5 Best German Wrist Watches

The 5 best German wrist watches are watches that you can use for almost any situation and for almost any purpose. German wrist watches are a very diverse bunch, so you should have no trouble at all figuring which particular one you want to attach to your wrist. Whether you want a wrist watch for show, great time keeping, or sport, German wrist watches have you covered.

  1. Nomos Club 36 mm Manual Black Dial. From the fine German watch company Nomos comes this great German wrist watch, a watch that features a crystal, see-through back portion where you can observe the hypnotic motion of its parts. That alone is enough to place it at number one, but you should also be wary of its high price tag.
  2. Sinn 103 St DIAPAL on Strap. From Sinn, which is the world's most popular producer of German wrist watches, comes this model that features a Dry Hold technology, enough to grant it the number two position. Dry Hold technology is all about filling their watch case with certain gases to keep humidity and moisture out, which is what you want if you want an always-working watch.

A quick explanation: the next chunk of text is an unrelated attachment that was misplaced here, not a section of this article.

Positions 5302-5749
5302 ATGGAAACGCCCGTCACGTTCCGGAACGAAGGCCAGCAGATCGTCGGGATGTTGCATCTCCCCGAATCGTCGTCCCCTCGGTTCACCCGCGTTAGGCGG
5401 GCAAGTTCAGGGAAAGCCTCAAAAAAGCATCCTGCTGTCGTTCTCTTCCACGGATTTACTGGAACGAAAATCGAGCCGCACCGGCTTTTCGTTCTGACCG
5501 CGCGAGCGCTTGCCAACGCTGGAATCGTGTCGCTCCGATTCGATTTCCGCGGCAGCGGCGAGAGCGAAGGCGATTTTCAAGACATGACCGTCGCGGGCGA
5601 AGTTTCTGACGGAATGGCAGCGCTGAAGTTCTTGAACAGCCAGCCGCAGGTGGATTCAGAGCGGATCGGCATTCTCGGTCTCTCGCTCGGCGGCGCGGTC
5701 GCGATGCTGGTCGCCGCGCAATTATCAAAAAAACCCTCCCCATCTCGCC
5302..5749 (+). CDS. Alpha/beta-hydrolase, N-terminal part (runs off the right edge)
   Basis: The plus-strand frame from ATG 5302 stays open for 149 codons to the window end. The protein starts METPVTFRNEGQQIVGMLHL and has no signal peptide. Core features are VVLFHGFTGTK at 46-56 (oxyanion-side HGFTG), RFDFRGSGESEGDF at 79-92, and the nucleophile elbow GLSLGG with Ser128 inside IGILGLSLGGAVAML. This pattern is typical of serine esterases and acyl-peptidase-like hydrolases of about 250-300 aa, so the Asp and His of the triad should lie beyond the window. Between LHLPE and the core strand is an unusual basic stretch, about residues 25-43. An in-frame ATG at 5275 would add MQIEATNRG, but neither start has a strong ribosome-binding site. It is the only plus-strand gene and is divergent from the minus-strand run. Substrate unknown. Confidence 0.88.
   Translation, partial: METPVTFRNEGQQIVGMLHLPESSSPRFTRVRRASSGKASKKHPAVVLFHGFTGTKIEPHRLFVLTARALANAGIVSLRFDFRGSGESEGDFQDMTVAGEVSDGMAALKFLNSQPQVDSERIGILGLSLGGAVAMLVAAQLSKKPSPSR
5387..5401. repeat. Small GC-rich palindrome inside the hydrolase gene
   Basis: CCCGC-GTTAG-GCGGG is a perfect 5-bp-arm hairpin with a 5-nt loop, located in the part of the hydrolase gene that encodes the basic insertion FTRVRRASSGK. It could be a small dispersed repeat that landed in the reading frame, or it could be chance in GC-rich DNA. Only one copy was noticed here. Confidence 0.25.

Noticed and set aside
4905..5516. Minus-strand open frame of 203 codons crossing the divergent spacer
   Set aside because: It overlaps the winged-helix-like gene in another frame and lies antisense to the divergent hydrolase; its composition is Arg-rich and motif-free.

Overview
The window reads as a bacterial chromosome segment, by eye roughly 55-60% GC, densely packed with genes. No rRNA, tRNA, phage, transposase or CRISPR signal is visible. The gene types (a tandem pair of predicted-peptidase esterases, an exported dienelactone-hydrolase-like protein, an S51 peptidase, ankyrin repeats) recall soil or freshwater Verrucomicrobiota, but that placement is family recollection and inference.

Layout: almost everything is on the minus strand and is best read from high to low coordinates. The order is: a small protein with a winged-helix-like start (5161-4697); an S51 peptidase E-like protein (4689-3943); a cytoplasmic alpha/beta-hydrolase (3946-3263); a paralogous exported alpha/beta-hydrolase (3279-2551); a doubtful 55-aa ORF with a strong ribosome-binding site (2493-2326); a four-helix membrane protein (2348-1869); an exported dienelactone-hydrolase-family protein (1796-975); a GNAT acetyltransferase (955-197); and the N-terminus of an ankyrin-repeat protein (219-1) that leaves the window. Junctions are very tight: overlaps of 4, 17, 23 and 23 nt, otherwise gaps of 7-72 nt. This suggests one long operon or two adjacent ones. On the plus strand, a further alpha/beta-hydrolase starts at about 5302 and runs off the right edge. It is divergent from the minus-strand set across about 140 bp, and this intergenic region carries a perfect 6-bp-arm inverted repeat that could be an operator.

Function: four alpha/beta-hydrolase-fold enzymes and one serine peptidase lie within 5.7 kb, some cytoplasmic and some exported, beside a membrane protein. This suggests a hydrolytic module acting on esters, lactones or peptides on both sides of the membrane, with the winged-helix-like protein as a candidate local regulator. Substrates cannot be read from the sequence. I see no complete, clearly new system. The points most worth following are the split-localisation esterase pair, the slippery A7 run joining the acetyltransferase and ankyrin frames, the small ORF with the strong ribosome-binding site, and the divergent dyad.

3. Dornblueth & Sohn Calibre 99.0 Black Dial. This German wrist watch comes in what's known as the traditional Glashutte style and features hand-engraved markings, such a rarity that that alone catapults it to the number three position. Buy this watch to enjoy its white Arabic numerals along with its matte black dial.
  4. Sothis Spirit of Moon Silver Dial. Another popular maker of German wrist watches is the Sothis brand. This kind of Sothis watch is very rare, with only 500 being made in the whole world, and this rarity is what makes it achieve the four spot. Sothis is also priced more affordably than all the above wrist watches on this list, a sure reason to see about owning one.
  5. Otium Sphaera. The Otium brand of German wrist watches is a new one, having only been founded in 1999. This particular Otium model is, like all in the Otium family, unorthodox because it relies on the usage of ball bearings to tell time. To tell the time, you have to actually read special slits in which ball bearings sit!
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